The outgoing chairman of Britain’s biggest bank, HSBC, has called for an overhaul of financial crime detection as he sounded the alarm over the impact of Brexit and attempts to fragment global financial regulation.
His warning came as HSBC reported a 5% rise in first half profits to $10.2bn (£7.8bn) and announced a $2bn share buy-back, taking the total amount returned to shareholders since the second half of 2016 to $5.5bn.
Douglas Flint – who has been at HSBC for 22 years and chairman for the last six – used his last statement at the bank to call for the rules designed since the financial crisis to be implemented globally, and also warned on the impact of Brexit on Europe’s financial markets.
A divergence in regulation runs the risk of “skewing” financial market activity to where the rules are less onerous, while the discussions over the UK’s departure from the EU will be “complex and time-consuming”.
“The essential questions that have to be addressed are whether, at the conclusion of the negotiations, the economies of Europe will continue to have access to at least the same amount of financing capacity and related risk management services, and as readily available and similarly priced, as they have enjoyed with the UK as part of the EU,” he said.
The City is focused on HSBC’s attempts to clean up its business after a series of scandals about the tax avoidance strategies used by its Swiss arm and the £1.2bn fine for money laundering by the US Department of Justice, which led to a monitor being installed at the bank as part of a deferred prosecution agreement.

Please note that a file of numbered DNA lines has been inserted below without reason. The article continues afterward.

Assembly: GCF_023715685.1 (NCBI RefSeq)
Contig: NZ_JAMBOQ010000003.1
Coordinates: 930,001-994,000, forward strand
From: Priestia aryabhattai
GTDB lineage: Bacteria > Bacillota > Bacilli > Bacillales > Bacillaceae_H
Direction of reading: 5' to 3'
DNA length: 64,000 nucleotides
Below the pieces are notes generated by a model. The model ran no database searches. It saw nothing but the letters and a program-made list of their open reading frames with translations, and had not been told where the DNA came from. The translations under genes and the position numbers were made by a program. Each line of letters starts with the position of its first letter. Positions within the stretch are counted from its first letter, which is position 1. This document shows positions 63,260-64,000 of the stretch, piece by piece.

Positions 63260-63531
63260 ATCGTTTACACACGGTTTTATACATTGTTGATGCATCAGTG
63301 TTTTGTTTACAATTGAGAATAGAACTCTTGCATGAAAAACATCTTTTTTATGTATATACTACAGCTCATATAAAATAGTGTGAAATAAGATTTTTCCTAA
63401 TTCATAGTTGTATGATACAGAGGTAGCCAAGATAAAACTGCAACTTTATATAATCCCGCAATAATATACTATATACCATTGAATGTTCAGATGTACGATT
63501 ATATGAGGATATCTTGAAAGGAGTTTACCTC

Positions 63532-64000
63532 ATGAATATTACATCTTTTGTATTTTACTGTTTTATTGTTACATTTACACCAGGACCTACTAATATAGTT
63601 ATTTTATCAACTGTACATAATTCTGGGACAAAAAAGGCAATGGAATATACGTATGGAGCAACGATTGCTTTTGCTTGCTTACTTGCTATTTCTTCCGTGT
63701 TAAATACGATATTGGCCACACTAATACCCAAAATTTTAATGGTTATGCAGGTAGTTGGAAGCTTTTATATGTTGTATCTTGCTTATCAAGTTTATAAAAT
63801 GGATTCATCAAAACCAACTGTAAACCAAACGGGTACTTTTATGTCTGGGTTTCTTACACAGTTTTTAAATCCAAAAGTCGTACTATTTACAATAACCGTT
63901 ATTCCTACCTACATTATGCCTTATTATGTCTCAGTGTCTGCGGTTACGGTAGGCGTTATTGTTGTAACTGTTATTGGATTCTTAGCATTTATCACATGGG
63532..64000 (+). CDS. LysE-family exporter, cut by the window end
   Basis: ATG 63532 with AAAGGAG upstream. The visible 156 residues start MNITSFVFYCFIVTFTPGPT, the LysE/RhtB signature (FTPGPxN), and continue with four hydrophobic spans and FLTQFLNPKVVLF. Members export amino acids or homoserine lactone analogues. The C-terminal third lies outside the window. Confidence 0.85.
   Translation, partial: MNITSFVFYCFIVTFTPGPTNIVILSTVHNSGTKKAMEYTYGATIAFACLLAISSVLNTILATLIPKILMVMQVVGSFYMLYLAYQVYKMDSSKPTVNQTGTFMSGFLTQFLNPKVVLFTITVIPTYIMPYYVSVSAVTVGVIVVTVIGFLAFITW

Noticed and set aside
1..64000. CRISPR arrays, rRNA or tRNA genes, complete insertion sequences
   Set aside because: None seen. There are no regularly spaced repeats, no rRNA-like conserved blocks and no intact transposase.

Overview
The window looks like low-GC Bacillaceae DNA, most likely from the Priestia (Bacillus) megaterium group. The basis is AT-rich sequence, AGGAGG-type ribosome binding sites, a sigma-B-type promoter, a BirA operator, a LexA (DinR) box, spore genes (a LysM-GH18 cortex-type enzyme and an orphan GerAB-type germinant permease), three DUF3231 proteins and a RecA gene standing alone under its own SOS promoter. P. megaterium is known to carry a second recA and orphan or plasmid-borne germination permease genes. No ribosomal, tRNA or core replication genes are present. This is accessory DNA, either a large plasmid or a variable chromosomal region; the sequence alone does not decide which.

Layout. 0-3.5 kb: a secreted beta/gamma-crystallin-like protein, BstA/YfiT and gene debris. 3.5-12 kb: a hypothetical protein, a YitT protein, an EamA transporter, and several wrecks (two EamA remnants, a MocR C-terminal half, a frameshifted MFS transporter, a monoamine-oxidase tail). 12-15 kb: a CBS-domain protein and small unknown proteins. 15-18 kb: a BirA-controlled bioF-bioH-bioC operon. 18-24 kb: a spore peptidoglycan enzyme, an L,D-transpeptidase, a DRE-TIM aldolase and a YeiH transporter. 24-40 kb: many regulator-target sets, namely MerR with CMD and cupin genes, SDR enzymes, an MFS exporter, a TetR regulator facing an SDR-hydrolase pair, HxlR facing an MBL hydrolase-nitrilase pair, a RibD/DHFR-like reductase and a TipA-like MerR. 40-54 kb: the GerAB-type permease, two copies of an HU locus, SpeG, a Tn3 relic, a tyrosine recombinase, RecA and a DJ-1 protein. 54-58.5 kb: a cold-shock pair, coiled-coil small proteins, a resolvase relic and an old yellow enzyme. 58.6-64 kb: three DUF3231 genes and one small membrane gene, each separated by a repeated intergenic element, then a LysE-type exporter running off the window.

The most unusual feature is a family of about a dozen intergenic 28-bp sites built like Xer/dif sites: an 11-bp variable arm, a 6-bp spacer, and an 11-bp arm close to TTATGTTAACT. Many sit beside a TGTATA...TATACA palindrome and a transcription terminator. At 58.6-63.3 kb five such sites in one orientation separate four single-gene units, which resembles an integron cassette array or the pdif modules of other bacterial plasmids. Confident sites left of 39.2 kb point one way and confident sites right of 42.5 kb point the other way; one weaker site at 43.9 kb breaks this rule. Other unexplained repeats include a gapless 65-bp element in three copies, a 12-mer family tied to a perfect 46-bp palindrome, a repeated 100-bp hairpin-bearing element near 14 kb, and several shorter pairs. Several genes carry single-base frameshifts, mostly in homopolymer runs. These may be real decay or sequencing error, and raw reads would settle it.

The American lawyer Michael Cherkasky was appointed as the monitor five years ago and his concerns have prompted an investigation by the Financial Conduct Authority into potential breaches of money laundering rules.
Flint said there need to be increased cooperation to route out “bad actors”.
“What is.... clear is that greater cooperation between the public and private sectors, together with a refresh of bank secrecy laws and regulation designed for a different age, would significantly increase the effectiveness of our joint efforts,” he said.
Among the ideas he endorsed was a mandatory register of beneficial ownership of corporate and other non-personal structures in every country.
HSBC’s results were accompanied by pages of legal warnings, including a legal case which began in April 2017 into allegations that it conspired with other banks to manipulate the the US bond market. There are other disclosures covering requests for information relating to the Mossack Fonseca files, investigations by tax authorities and its cooperating with the DoJ over the way it packaged up toxic bonds in the run up to the crisis. The investigation by DoJ - which has already reached settlements with eight other banks - is “nearing completion”.
In the UK, the bank’s results included a $300m hit for the payment protection insurance scandal. HSBC said it had moved 170,000 accounts to new sort codes to comply with the new ringfencing rules - known as the Vickers rules - which come into force at the start of 2019. Implementing these rules, which ring fence high street bank operations from riskier investment banks, has cost £500m and involved 2,000 staff.
Stuart Gulliver, the bank’s chief executive, focused on the amount paid out to shareholders in the last year. “In the past 12 months we have paid more in dividends than any other European or American bank and returned $3.5bn to shareholders through share buybacks,” said Gulliver, who in the financial stages of a global plan to make savings of $5bn, cut 25,000 jobs and “pivot” the business towards Asia.
This article was written by Jill Treanor, for theguardian.com on Monday 31st July 2017 08.02 Europe/Londonguardian.co.uk © Guardian News and Media Limited 2010